Sunday, February 26, 2012 | Mystery in Leeds

In early 1983, almost a decade before it launched in the US, a study of Zoloft (sertraline) was run by Dr. Ian Hindmarch in Leeds, UK. There were 12 female volunteers aged between 34 and 40, drawn from the control panel in the Department of Psychology in Leeds University. The study was supposed to randomize half its subjects to sertraline and half to placebo for a week followed by a cross-over between drugs. It was abandoned before the first week was out.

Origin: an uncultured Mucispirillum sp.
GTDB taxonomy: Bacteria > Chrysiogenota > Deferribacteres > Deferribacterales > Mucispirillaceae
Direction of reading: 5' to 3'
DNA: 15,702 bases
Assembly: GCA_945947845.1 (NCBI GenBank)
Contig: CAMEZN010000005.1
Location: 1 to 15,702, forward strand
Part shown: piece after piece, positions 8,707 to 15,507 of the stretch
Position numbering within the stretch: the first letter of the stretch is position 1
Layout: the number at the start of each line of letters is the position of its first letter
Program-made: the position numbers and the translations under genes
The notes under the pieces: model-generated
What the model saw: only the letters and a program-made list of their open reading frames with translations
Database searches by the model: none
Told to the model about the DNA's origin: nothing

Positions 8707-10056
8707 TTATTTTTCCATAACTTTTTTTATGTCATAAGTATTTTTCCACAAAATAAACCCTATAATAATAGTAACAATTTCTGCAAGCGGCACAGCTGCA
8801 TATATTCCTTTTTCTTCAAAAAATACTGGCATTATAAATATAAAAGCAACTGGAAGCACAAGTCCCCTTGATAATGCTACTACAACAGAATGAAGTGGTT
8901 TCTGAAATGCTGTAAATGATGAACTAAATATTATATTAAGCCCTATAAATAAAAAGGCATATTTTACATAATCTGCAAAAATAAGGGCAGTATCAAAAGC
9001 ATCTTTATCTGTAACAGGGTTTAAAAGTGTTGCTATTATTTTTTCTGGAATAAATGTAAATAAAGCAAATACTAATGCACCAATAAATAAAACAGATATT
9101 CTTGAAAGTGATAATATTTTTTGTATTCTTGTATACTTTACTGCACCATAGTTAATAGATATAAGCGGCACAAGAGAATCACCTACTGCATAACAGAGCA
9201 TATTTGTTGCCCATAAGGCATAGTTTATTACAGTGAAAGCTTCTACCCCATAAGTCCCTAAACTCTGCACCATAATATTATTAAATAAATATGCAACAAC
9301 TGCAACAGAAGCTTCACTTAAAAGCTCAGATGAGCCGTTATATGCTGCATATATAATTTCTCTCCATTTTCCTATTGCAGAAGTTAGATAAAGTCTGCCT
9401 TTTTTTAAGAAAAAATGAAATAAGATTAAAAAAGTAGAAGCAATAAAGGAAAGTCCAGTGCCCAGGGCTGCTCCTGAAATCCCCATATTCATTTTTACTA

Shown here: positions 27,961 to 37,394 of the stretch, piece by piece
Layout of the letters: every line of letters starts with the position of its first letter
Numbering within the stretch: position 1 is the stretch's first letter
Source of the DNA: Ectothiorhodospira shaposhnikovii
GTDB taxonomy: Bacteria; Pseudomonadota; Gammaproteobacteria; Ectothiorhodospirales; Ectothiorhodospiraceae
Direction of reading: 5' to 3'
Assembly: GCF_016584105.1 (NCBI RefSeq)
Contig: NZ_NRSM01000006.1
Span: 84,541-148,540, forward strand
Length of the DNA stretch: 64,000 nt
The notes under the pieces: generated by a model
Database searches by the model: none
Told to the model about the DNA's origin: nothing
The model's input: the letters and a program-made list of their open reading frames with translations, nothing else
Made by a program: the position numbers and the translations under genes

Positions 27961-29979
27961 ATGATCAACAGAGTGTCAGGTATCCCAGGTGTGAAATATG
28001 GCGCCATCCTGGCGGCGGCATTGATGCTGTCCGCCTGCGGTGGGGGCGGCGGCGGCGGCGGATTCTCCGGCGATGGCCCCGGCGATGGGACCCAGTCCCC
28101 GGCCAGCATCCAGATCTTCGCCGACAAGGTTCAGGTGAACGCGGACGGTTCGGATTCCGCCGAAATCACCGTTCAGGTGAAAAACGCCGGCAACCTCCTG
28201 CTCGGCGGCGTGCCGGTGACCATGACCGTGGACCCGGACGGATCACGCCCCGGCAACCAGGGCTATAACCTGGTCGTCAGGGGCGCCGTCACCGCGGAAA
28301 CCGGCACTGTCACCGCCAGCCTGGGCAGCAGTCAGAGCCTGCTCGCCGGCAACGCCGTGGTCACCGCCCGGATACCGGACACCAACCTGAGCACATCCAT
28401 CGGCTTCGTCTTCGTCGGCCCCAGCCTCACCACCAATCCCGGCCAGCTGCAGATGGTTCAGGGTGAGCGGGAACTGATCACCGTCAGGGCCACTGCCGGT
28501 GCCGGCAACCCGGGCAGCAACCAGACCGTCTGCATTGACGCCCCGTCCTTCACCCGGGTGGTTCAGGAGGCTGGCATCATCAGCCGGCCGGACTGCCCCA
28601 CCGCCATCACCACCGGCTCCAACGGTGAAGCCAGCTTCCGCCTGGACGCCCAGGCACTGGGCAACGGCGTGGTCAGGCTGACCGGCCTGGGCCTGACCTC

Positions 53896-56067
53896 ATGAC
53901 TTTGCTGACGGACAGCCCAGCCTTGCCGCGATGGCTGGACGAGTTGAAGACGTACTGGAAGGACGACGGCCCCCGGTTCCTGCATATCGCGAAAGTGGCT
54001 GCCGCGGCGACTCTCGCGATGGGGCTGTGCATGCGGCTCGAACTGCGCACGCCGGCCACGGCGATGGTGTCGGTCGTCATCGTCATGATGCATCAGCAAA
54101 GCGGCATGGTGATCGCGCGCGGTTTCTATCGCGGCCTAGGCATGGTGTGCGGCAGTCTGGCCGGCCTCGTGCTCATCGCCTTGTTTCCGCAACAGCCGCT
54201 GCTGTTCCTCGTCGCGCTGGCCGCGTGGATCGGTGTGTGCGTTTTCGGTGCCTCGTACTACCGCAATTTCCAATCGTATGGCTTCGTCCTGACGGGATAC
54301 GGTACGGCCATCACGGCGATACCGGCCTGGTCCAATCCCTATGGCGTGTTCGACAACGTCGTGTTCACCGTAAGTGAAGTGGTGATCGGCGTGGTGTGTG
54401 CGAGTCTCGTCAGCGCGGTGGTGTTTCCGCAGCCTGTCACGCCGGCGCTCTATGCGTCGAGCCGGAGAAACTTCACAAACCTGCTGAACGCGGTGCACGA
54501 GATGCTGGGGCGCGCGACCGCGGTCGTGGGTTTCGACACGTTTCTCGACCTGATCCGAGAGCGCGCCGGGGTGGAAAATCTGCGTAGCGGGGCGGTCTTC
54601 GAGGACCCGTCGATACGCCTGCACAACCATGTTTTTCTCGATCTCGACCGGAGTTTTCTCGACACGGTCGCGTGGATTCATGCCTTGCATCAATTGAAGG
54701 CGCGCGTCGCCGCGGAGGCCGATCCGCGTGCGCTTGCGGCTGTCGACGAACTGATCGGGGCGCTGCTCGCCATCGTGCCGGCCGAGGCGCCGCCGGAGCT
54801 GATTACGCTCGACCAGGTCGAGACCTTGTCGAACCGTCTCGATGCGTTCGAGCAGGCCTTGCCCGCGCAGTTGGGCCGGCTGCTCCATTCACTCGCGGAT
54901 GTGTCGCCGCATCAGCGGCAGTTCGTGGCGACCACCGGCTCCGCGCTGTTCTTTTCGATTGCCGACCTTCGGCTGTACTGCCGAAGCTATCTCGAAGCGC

The medical report to Pfizer noted that the side effects reported in the study were all elicited independently, without communication between participants, that there was a clearcut difference in side effect reporting between placebo and sertraline, and that the volunteers on sertraline were experiencing marked discomfort. The study was accordingly terminated.

Posted via email from Jack's posterous

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